Rik Fox: Well….SIN was doing pretty well in 1984. We were riding high on the Los Angeles Heavy Metal scene, and doing a lot of high profile headlining shows and apparently getting some industry attention. This was my second, and much heavier line-up of SIN, containing several members of the NY band Alien. We were approached after one of our shows by a guy from Jerry Weintraub’s heavy-hitter Management 3 Company located in Beverly Hills. He wanted to get us in the studio and record us and shop us to the major labels. I had briefly met Dana Strum a few years previously through a manager friend of mine, Bob Aiss who managed Capitol Records act Face Dancer who I did concert lighting for in NYC, Dana was playing bass in a new wave band, and I wasn’t very impressed. So, ironically, this is the same guy that our manager Todd Cooper brings into the fold. Dana had just placed guitarist Randy Roads in Ozzy Osbourne’s band and was some kind of mover and shaker, networking guy in the business now. So a ‘Spec’ (Speculation) deal was arranged and SIN went into the recording studio and we did a four song master album demo. One of the songs was a song I wrote in my previous line-up of SIN called “On the Run.” It was essentially a very heavy biker song, like my answer to Born to be Wild. Dana brought in, this then-unknown singer from Las Vegas, Nevada, some kid named Mark Slaughter, and Mark sang all the tracking vocals on our demo until we got another guy who sang over them. We actually wanted Mark to be our singer but Dana was keeping him for the Vinnie Vincent Invasion to replace singer Robert Fleishman. One night during our mix-downs, I walked in and surprised Dana and Vinnie Vincent sitting there listening to my song. Vinnie says he really liked the song and was interested in possibly re-recording it some time and ‘having me involved’ which was never defined what that meant exactly. Dana was producing and co-engineering our demo and after our demo was done and being shopped it was causing a lot of interest among the labels. Not long after that Dana was also doing the same concurrently with The Vinnie Vincent Invasion as well as the bass player for that band, and an advance demo of their album containing the song “Let Freedom Rock” was handed to me by the person who was doing publicity for both bands. I was told to listen to it and my jaw dropped. Essentially, in a breach-of-trust, our producer, Dana Strum literally handed over my song “On the Run” to Vincent, and with a few minor changes here and there, and changed the lyrics, literally ripped off my song note-for-note, with Strum claiming that “you can’t copyright a hook” which was utter bullshit, because that exactly how George Harrison got sued and lost over his song “My Sweet Lord” which was literally the same hook and song as the Chiffons’ “He’s so Fine.” I personally confronted both Mark Slaughter and drummer Bobby Rock at the NAMM Show music convention and wanted to know how and why this was allowed to happen. They essentially both told me that “Dana made us do it and we had no say in it.” I said to Mark “But you KNEW that it was my song, you sang the tracking vocals on it on our SIN demo.” I had them both dead-bang, and they knew it. Mark just was embarrassed and didn’t know what to say. I threatened to sue Strum and Vincent and their label Chrysalis Records. Chrysalis panicked and Strum threatened to “bleed me dry and then counter-sue me for being an asshole.” His level of arrogance had no limits. Eventually that Vinnie Vincent album tanked, and Vincent whacked-out and was kicked out of his own contract which automatically went right to Strum and singer Mark Slaughter which then became the band Slaughter. That’s the beginning of the downward spiral that continues to this day to Vincent. So I guess it was great karma. In-between all this time, I took a LOT of negative heat over the issue and nobody believed me. Everyone though I was lying about it. Then, around I think it was either 2016 or 2017, there were several pod cast interviews with both Mark Slaughter and drummer Bobby Rock and they were both asked directly, in those pod casts: “Is it true that Vinny Vincent ripped off the song “On the Run” from Rik Fox?” They both hesitated for a moment and replied “Yes, he did.” At that moment, I was vindicated and validated. The truth came out in public for the whole world to know. Today, Strum plays bass in the Vince Neil band and acts like some kind of manager for Neil.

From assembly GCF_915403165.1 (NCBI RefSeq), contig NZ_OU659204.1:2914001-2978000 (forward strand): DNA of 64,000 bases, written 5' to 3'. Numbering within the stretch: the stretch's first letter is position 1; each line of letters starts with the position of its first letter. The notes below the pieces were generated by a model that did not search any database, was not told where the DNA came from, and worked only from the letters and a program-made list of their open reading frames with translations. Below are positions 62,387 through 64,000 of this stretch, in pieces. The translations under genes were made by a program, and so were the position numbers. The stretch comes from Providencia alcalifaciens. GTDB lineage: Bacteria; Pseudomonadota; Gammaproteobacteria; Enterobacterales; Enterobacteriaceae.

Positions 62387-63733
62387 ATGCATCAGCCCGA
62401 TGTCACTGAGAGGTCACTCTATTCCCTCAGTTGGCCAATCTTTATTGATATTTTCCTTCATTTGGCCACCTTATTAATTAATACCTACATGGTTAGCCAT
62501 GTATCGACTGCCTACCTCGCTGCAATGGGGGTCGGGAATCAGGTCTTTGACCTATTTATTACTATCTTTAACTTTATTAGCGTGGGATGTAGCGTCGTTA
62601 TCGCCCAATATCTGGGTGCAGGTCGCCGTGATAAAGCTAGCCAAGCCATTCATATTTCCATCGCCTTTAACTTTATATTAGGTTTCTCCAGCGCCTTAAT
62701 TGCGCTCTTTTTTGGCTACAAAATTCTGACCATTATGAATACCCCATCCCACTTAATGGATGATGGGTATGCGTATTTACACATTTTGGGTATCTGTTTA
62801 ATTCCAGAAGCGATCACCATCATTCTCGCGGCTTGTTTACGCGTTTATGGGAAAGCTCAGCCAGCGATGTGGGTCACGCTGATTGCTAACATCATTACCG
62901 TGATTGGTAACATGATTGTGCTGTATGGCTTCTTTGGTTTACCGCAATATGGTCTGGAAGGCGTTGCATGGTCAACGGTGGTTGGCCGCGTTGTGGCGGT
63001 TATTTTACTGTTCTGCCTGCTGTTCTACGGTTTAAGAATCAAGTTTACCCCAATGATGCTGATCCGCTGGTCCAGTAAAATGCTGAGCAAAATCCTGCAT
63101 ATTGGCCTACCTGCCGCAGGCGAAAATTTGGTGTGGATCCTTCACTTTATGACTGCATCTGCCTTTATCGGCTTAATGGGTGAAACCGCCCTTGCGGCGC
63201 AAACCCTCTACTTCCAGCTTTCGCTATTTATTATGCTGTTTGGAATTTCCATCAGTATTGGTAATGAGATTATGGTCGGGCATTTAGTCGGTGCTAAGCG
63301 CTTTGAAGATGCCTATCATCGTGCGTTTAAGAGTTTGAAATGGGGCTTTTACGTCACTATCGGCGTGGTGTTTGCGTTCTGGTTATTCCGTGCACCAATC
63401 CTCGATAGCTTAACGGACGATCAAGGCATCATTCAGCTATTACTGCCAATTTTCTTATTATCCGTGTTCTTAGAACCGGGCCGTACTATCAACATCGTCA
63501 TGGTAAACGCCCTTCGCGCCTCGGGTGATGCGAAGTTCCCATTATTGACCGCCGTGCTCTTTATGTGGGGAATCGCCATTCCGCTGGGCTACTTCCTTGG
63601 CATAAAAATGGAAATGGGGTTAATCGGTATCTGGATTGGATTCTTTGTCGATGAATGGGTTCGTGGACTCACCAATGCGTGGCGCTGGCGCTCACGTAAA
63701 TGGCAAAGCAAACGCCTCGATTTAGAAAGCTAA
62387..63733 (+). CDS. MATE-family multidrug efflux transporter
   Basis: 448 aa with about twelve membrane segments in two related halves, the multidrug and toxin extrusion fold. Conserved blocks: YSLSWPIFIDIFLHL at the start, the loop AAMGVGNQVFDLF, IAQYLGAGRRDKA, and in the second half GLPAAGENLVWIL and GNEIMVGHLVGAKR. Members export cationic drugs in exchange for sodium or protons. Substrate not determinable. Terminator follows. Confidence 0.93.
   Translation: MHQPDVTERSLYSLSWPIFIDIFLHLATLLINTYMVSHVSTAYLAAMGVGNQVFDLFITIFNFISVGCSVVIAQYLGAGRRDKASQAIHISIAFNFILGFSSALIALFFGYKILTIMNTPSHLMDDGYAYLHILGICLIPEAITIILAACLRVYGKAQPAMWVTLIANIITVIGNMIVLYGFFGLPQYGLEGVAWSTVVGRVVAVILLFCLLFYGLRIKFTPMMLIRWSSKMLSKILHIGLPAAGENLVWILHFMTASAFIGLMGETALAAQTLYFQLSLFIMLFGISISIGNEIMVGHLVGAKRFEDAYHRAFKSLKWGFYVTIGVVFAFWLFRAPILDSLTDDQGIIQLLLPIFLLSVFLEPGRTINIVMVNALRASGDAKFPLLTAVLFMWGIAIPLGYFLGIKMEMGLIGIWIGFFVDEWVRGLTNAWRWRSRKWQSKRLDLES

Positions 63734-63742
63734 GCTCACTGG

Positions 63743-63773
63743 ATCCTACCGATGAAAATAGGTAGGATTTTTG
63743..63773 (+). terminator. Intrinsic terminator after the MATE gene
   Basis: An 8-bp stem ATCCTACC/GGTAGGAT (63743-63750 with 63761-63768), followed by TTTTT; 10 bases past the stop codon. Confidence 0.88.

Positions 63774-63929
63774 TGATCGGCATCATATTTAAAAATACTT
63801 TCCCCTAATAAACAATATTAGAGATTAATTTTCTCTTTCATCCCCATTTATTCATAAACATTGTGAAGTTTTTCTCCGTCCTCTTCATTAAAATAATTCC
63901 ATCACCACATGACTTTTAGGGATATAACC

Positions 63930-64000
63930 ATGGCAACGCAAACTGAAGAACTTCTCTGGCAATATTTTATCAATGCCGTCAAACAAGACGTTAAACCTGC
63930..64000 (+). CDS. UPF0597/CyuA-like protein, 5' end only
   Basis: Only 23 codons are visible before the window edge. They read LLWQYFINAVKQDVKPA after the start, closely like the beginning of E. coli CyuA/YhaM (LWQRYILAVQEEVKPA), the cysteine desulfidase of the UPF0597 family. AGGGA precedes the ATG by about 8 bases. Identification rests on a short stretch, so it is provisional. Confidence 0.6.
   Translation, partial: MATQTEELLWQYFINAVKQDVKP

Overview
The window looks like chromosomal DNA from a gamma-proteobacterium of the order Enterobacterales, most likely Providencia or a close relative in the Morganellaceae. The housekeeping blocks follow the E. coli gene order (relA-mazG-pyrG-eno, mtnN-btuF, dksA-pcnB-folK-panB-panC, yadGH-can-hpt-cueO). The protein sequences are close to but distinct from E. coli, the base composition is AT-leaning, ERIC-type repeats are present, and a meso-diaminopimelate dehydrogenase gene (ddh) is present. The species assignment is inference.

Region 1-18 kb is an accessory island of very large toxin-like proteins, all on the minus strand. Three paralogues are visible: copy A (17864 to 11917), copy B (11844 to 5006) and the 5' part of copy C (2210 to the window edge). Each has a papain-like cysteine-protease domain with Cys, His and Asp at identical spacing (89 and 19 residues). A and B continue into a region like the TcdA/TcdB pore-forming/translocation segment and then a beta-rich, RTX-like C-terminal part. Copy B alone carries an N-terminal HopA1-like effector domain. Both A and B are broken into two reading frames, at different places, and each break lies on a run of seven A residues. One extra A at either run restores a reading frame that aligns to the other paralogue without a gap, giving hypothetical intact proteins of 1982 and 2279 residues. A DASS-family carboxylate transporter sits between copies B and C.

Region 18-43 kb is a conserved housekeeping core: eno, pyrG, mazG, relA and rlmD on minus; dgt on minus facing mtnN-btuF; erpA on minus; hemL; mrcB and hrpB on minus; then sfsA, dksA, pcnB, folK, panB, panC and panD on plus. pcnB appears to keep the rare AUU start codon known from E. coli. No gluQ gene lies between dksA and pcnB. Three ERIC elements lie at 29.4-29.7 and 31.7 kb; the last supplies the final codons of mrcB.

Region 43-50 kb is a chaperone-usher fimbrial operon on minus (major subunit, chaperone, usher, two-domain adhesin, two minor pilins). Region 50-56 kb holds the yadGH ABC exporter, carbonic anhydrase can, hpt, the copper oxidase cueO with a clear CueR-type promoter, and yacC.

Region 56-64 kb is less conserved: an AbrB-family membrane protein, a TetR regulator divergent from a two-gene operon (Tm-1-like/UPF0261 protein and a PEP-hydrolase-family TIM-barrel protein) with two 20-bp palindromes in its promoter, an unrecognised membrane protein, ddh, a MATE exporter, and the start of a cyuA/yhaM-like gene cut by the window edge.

Rockpages.gr: How did you end up joining W.A.S.P.?